By becoming full Alien, The Rings of Power does something different with orcs

By becoming full Alien, The Rings of Power does something different with orcs ...

[Ed. note: This post contains light spoilers for the conclusion of episode 2 of Rings of Power.]

Orcs are fairly absent in the first two episodes of The Lord of the Rings: The Rings of Power. But, nonetheless, they are unlike anything weve ever seen on the screen before. Though they are still a threat, they are no longer a threat. Instead, the Amazon show is demonstrating how terrifying one can be.

The Lord of the Rings has previously taken a risk in horror, but Rings of Power has carved out its own niche here. When Bronwyn (Nazanin Boniadi) goes to warn the townpeople that a nearby town fell to who knows what, she feels more classically drawn from a horror film, as her neighbors wave away her worries as cheap flights of fancy. Yet the mere thought of it makes these people more attracted to the myth.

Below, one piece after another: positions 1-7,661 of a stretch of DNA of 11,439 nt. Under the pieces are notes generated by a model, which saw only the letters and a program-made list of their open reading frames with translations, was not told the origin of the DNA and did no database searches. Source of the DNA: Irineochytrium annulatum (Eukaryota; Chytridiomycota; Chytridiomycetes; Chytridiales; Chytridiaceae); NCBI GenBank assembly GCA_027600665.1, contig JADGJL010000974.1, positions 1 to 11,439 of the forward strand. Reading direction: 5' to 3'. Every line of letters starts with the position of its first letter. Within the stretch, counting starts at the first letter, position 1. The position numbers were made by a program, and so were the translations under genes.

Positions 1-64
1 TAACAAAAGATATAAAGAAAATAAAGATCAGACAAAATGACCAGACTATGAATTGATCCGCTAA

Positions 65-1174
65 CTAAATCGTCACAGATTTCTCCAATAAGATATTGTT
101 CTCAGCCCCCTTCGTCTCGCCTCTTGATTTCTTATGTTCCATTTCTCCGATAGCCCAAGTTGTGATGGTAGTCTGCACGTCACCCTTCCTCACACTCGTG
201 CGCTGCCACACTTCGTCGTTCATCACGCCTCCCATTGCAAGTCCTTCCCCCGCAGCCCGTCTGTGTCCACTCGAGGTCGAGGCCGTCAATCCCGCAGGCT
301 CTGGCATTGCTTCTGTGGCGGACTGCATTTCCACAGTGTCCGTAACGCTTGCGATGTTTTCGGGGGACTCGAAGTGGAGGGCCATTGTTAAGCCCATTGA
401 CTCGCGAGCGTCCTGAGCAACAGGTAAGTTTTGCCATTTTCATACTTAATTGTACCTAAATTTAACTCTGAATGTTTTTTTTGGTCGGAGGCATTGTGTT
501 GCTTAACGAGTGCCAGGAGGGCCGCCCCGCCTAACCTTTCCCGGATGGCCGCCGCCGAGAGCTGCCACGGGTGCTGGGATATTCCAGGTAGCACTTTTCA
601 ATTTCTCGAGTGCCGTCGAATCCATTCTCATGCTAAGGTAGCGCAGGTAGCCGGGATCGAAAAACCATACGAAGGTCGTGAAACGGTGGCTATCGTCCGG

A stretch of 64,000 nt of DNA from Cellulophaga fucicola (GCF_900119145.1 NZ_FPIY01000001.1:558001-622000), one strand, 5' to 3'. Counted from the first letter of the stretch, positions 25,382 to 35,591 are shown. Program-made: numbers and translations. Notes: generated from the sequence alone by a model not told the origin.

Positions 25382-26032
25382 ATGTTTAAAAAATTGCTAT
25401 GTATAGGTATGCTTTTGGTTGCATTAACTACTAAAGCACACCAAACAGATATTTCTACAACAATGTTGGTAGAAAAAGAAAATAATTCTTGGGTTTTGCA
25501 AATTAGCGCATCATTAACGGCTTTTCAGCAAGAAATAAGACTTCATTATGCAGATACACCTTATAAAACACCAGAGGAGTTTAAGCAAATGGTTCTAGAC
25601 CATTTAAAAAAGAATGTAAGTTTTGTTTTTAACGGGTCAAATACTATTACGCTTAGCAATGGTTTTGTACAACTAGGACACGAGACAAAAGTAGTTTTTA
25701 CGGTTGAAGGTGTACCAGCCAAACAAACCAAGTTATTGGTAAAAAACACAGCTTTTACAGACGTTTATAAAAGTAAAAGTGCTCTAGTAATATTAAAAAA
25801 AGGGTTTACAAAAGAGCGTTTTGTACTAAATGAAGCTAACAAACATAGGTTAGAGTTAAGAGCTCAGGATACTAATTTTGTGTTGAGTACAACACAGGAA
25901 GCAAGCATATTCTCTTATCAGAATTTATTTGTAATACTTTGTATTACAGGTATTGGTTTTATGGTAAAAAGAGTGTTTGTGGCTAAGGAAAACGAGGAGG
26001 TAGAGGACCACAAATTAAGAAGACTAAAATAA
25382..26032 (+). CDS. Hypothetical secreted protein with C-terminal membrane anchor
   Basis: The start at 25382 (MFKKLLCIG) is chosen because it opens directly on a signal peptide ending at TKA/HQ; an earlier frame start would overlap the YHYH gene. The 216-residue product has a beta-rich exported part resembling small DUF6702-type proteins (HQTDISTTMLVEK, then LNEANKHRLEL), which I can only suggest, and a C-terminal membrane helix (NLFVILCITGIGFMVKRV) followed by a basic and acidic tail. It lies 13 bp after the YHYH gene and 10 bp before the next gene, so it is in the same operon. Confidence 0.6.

In these early scenes, Rings of Power treats its orcs with distinction: they are no longer the horde introduced in The Fellowship of the Ring, tumbling off a cliff in their rush to defeat their foe, but a singular, terrifying monster that is quietly climbing into Bronwyns house. We can see its skull mask in its fuzzy profile, but we only see its whole terror once it has been discovered.

The orc here maintains its general canon, being a malicious being, whose fighting ability is still bested by a mother and her son. But the danger of it is real in a way that most of the rest of the Rings of Power cant quite grasp. To put it in one way, its the difference between Alienand Aliens.

The suspense of getting Bronwyn and her fellow townspeople to seek help from the elves is substantial. This feels like a step in the right direction. With the threat posed by just one orc, it illuminates the bone-chilling horror of facing down an army of them and the consequences of every orc showdown.